This weekend brings Sony’s Passengers, the sci-fi romance starring Jennifer Lawrence and Chris Pratt that has struggled critically and commercially in North America since its release on December 21.
For the first month of the year, normally the Chinese market serves as a dumping ground for foreign films that have bombed overseas and are bought, on the cheap, by local distributors looking to turn a modest profit.
Following the biggest year for animation ever at China's box office, Japanese and South Korean amimators are looking to cash in on the Chinese cinema market.
More striking than Qin’s Holmesian knack for solving cases is that, unlike most of its competition, Dr. Qin is not the work of a seasoned web TV production company. Instead, it is the fruit of a new generation of TV producers in China: book publishers.
Pornography is illegal in China, where a 1997 law bans the production and dissemination of obscene content.
Golden Globe-winner "La La Land" has been approved for distribution in China and will screen in the China Giant Screen format and possibly IMAX 2D, although a specific date is yet to be announced.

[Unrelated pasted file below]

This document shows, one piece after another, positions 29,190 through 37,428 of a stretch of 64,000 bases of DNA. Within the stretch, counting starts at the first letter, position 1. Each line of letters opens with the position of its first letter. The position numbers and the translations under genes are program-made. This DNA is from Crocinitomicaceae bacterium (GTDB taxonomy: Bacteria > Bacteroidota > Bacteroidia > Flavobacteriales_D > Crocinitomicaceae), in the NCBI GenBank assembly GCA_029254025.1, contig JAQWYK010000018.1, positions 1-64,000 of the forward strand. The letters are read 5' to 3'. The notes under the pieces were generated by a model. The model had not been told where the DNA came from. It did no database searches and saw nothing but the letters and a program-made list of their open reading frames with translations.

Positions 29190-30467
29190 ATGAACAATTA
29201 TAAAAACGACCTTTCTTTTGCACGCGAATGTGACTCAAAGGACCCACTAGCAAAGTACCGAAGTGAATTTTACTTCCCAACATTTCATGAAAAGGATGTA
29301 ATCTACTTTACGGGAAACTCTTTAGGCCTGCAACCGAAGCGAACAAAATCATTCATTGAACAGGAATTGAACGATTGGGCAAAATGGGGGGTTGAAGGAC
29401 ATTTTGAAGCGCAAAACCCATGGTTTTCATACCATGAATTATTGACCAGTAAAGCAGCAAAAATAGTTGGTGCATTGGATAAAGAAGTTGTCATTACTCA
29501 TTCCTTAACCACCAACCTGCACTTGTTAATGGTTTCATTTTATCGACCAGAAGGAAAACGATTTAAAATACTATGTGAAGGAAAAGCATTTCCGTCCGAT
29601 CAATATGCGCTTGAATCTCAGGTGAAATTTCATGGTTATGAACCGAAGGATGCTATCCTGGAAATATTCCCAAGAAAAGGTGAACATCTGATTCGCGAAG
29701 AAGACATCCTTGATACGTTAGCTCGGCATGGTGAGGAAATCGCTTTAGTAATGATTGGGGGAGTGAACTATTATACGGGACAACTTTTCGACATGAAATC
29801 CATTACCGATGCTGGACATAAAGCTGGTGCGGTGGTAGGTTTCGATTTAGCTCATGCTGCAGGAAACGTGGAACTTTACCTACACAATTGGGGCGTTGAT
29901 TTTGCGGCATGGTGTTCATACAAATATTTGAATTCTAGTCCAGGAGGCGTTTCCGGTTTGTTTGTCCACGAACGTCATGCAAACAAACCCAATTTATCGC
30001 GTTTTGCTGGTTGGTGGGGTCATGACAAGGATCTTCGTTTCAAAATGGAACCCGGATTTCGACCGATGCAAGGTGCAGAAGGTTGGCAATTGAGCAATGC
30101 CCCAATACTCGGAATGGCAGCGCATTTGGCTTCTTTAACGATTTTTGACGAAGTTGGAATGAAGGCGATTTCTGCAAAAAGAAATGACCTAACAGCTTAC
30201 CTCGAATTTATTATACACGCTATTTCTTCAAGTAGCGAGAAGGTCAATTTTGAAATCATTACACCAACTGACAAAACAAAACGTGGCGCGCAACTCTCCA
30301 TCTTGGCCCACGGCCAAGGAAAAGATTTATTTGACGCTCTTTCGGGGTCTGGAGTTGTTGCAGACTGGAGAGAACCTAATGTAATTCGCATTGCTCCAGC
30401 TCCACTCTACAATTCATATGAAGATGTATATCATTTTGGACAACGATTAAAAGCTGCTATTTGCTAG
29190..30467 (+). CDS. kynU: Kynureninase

Surrounded by a crew played by so-called Little Fresh Meat actors along with his 34-year-old son, Jaycee, Chan winningly reprises the loose-limbed, high-spirited vibe of the Hong Kong "Lucky Stars" comedies of the ‘80s with charm if not a memorably balletic central performance.
Actor, director, and producer Jiang Wen has taken the peculiar stance of declaring that Hollywood films are welcome internationally because of the size of the US Navy.
The "Star Wars" franchise once again couldn’t find a foothold in the Chinese market as "Rogue One: A Star Wars Story" debuted this weekend with an estimated RMB 212 million (US$30.6 million).
NEOBEAR is debuting MAGNEO, an Augmented Reality (AR) intelligent device developed for children, allowing them to better understand the world and greatly broaden their imagination.